by today’s Urban Chameleon contributor
The soon to be released film, Precious, based off the novel Push by Sapphire is making the festival rounds with the backing of Tyler Perry and Oprah Winfrey. The film stars a young teenage girl living in Harlem with her dysfunctional family; impregnated twice by her father and physically abused by her mother who is played by Mo’Nique who (I can’t even front) is giving it to us from the trailer. The film also stars Lenny Kravitz, Paula Patton and Mariah Carey who lawwwwwd I cannot believe she allowed herself to be seen with out soft gel lighting and a Photoshop airbrush.
However, I can’t say I’m hyped to see this film. Maybe it’s because I wasn’t abused as child or maybe I was abused and don’t need Precious reminding me or maybe I’m just sick and tired of 99% of the few mainstream Black films released being connected to poverty and dysfunction. There are about eleven genres of film (action, adventure, comedy, crime& gangster, epics & historical, horror, musicals, science fiction, war and drama) and Black films for the most part cover only one of those genres, the same poverty stricken, dysfunctional- let me uplift myself with either the lord or a bustin’ a rhyme- drama.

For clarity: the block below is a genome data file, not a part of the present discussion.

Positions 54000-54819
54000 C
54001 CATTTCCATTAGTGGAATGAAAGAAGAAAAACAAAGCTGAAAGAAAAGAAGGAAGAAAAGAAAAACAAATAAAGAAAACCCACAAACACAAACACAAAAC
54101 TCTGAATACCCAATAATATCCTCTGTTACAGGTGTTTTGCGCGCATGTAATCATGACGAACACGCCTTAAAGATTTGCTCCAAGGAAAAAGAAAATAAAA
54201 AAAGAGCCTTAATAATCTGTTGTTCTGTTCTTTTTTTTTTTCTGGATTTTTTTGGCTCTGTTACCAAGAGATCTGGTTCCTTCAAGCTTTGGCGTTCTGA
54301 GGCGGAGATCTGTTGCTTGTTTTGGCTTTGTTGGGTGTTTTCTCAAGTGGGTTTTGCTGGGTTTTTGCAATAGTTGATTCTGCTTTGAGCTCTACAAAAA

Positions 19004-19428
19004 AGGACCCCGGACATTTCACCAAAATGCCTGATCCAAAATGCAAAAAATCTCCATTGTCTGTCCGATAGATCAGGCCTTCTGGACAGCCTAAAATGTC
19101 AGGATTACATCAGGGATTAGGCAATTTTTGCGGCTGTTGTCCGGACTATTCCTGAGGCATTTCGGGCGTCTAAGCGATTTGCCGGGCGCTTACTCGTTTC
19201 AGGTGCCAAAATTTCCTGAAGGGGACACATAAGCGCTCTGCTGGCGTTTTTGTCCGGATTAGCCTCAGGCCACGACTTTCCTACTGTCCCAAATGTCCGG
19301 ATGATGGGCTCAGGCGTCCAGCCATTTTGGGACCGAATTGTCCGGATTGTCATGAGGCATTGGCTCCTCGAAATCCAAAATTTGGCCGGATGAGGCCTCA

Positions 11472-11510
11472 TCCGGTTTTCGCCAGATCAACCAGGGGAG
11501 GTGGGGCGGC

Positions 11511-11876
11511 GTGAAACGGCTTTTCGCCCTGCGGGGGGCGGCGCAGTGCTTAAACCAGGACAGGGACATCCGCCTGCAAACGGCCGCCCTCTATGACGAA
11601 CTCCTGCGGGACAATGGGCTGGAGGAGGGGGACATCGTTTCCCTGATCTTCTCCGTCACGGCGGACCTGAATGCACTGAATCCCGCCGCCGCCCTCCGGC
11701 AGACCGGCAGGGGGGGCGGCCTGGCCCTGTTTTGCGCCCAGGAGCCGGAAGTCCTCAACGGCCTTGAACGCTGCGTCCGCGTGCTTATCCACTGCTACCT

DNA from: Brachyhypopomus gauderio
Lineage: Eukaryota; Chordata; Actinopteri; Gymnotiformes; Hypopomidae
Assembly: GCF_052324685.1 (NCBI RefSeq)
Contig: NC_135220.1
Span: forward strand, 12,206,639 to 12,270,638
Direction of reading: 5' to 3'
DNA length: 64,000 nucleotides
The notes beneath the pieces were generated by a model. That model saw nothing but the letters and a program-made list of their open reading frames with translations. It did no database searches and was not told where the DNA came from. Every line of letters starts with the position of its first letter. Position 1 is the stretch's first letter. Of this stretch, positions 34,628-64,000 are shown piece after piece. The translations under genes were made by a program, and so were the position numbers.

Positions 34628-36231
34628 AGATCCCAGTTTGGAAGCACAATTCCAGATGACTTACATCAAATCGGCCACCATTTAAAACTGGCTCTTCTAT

Since media contributes as one of the largest influences over people’s perception do we really need Precious? A writer friend of mine had me chuckling as someone attacked him for not supporting the film, emphasizing a point Oprah apparently made, which had something to do with that, "Never again will we ignore Precious." In which my friend replied, “Oh no we know exactly who precious is, my problem is that white people think we’re allllllllll Precious.”
In all fairness I wouldn’t have a problem with Precious if there were other kinds of films released that showcased broader experiences of people of color. Out of all the Vince Vaughn and Seth Rogen movies you mean to tell me we can’t we get at least one regular romantic comedy out this piece?
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